By Edward Amoroso, CEO of TAG Cyber LLC
Back when Nixon was telling us all that our President was no crook, the fathers of the Internet decided that it would be just fine for computers to lie.
Before this vastly consequential decision by Kahn and Cerf, just about all technology worked on the idea that communicating devices, also known as telephones, should connect across a circuit and should most definitely not lie. So-called point codes designed in the Bell System could be reasonably trusted to reveal the calling party, and this was a handy feature in circuit switching.
But with TCP/IP, Kahn and Cerf decided that it would be fine for you, the sending party, to make your own decision about what to write down as a “from” source address. And they also based their network on packets, which could be scattered in such a manner as to survive nuclear holocausts – perhaps the most awesome example of an original design feature that we’re all glad turned out to have been somewhat extraneous.
Look, this telling-lies and using-packets stuff was obviously a good call, as evidenced by everything that ensued after their design . . . what with their protocol and Internet, like, changing Planet Earth and all . . . but if I could time-travel, I might bop back to 1973 and ask whether it might be possible to reconsider that design decision. I doubt they’d have listened.
Nevertheless, until someone can find a DeLorean, we must all try to do what we can to improve the robustness of source deception at the protocol and application levels. Email, in particular, has been a bit of a mess recently, with senders figuring out that they can send email from “Your Trusted Bank,” without actually being “Your Trusted Bank.” This is a real bummer when the email looks like it most definitely came from “Your Trusted Bank.” It can get really confusing, and we call the result phishing.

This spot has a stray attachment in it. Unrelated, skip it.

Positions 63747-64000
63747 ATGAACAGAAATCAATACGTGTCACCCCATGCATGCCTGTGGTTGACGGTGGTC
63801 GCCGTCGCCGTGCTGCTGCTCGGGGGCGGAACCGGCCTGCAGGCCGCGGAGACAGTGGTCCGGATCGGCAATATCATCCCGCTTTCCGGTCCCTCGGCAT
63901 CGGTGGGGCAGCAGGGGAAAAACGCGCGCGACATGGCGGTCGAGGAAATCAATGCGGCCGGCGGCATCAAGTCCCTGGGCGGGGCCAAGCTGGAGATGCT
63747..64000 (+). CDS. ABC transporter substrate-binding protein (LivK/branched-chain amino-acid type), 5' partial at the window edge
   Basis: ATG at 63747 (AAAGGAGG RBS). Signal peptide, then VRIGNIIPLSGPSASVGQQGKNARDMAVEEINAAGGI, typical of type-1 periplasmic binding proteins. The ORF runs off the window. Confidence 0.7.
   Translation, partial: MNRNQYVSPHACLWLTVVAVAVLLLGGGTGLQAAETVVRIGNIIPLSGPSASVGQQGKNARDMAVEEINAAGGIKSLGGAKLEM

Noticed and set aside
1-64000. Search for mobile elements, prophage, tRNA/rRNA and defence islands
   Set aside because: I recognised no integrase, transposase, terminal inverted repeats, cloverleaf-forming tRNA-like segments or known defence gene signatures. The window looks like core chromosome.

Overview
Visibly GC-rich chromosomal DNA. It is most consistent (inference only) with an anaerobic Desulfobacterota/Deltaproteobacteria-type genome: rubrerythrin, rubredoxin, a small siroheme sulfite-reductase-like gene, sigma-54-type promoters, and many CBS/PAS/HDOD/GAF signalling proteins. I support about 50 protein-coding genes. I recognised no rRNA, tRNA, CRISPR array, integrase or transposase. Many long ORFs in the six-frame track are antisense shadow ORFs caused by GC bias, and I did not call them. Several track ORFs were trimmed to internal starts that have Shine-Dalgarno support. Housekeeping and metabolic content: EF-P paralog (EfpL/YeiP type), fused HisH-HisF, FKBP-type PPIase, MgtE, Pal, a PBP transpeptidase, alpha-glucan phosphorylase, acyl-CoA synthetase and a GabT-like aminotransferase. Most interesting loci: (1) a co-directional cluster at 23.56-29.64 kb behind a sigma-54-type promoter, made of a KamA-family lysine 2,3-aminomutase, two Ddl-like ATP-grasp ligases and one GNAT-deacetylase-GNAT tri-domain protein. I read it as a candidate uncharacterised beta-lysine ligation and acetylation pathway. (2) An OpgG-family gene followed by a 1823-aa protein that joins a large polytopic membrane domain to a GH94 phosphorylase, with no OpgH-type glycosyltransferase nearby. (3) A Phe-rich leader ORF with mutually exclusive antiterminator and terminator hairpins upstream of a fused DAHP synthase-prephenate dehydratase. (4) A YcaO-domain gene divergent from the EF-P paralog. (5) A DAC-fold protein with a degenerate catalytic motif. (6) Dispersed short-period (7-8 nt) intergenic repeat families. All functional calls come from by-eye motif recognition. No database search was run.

Two super geeky standards with the acronyms SPF and DKIM were designed to try to help fix the problem at the infrastructure level. What they do is help email providers connect “from” addresses in email to the actual domain they claim to be from, as well as some other checks to improve the integrity of email content. A newer standard called DMARC was created recently to combine and integrate SPF and DKIM into something more usable with reporting and other good stuff for domain owners.
The whole thing is a really great idea that solves a really tough problem and has solutions from some really great companies – like Agari. So it is perhaps a bit confusing that this control is rarely included in audit reports, compliance standards, regulatory frameworks, and on and on. Such omission might be because, admittedly, understanding DMARC requires that you be a bit of a techie. I cover the standard to some degree in my new report 2017 TAG Cyber Security Annual, available for free download on the Agari website and the TAG Cyber website.
But here is my request: Even if you are not a techie, you probably know how to complain and whine – right? And this is exactly what you should do with the group managing your business domain if they are not presently using DMARC to reduce the risk of phishing. So why don’t you take a moment and send them a note asking if DMARC is in place to reduce security risk in email . . . and if they are not, then you have my permission to complain.